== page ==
PepsiCo Thinks Its Drinks Aren’t Smelly Enough, Wants To Add Scent Capsules

pepsipatentHave you ever cracked open a bottle of Tropicana orange juice and thought to yourself, “I would drink so much more of this juice if it smelled even more orange-y”? Probably not, but the folks at PepsiCo are seeking to patent technology that would arouse the customer’s sense of smell from the moment the container is opened.

According to Beverage Daily, PepsiCo filed a patent that would use aroma compounds encapsulated in gelatine capsules. These capsules would break when a drink container is opened, releasing the scent.

“When a beverage or other food container is first opened, it is often desirable that the consumer perceives the aroma of the food,” write the inventors in the patent application.

Ideally, this alluring aroma would come directly from the food itself. But some things don’t give off much of a scent without a chemical nudging that might adversely affect the taste, or the opening of the container is too small for the scent to escape.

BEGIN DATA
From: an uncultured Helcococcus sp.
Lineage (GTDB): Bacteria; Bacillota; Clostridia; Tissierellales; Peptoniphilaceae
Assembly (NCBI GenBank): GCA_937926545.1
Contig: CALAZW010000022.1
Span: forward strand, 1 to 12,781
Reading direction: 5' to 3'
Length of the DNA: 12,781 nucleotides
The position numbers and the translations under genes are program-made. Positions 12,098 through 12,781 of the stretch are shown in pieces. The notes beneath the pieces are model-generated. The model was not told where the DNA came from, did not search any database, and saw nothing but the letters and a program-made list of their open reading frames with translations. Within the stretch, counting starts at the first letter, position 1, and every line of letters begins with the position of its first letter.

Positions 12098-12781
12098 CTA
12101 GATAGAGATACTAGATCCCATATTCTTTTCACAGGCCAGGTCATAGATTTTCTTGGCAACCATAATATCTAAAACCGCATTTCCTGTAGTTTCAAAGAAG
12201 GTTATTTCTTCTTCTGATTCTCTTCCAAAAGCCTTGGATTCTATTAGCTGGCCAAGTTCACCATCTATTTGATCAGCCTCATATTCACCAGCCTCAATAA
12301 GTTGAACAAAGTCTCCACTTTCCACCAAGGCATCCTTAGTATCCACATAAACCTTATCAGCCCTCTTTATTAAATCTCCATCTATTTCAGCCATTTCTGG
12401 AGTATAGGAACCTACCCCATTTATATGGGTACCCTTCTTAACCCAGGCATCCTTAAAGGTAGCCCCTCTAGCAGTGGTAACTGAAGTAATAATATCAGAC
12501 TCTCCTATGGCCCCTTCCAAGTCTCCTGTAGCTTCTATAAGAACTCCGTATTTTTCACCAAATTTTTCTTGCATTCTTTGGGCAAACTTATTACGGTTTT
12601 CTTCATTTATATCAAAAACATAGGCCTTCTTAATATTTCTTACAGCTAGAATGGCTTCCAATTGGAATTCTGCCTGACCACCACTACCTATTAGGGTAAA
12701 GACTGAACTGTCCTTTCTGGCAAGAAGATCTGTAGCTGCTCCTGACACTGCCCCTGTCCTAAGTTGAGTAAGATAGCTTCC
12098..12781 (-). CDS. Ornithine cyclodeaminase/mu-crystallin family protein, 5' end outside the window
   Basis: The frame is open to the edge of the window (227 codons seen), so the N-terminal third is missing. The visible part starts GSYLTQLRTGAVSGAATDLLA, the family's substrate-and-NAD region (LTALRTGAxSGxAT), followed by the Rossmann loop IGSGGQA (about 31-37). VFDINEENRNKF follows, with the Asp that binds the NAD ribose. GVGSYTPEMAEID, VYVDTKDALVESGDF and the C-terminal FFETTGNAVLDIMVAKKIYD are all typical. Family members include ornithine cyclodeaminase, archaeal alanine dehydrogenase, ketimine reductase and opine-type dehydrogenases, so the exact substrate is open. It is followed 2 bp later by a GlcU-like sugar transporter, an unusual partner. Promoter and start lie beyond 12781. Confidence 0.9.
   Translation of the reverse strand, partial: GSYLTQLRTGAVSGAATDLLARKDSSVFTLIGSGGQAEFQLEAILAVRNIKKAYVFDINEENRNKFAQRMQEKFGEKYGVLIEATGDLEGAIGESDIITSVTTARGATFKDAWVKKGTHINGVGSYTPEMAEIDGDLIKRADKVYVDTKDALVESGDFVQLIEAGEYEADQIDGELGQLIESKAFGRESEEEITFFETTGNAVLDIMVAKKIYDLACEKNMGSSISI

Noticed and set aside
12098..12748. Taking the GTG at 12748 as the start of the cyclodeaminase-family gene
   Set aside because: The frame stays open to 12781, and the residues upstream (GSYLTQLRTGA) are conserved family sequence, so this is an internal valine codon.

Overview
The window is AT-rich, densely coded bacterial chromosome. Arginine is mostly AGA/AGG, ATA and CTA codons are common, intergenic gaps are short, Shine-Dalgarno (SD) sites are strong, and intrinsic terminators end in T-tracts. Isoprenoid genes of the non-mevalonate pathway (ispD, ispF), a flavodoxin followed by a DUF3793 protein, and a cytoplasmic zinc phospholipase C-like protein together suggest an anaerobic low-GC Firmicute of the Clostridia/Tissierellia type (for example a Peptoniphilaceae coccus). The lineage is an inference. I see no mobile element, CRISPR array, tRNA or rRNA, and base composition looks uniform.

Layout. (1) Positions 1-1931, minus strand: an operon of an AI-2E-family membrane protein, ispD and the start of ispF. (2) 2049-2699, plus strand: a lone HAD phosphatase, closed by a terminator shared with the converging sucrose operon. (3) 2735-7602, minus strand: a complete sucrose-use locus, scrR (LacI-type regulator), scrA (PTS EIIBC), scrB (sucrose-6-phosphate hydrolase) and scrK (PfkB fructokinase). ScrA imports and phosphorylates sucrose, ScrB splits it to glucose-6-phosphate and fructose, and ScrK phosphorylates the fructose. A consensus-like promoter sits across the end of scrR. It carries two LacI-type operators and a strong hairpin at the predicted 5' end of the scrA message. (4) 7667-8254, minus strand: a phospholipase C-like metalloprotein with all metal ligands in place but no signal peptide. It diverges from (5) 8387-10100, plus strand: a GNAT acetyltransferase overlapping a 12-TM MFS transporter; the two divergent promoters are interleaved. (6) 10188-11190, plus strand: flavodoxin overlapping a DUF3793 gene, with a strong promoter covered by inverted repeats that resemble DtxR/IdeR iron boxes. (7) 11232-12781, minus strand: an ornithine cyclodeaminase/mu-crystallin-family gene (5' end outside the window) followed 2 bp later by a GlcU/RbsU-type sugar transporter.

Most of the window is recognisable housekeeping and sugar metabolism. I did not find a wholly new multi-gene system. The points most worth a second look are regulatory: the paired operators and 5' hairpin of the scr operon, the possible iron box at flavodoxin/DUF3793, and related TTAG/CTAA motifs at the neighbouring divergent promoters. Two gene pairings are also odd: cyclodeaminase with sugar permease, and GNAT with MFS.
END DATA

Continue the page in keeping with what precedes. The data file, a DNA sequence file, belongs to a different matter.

And since, as the inventors claim, “aromas can in some instances have substantial impact on consumer perception of the taste of a beverage or other food, trigger a favourable emotional response, elicit a favourite memory, and/or otherwise improve overall product performance,” there is a need for effective ways to deliver that aroma.

Per the patent application, the scents would be contained within gelatine capsules that could, for example, be placed between the bottle and the screw-top cap. When the cap is unscrewed, the scents are released.

Though the capsules are not hitting shelves anytime soon, one beverage industry expert says there may be concerns about whether they would be vegetarian-friendly.

“If there is a chance of ingesting the capsules, which I presume are harmless, in that scenario the product is no longer vegetarian as the capsules are derived from cow by-products.”

Want more consumer news? Visit our parent organization, Consumer Reports, for the latest on scams, recalls, and other consumer issues.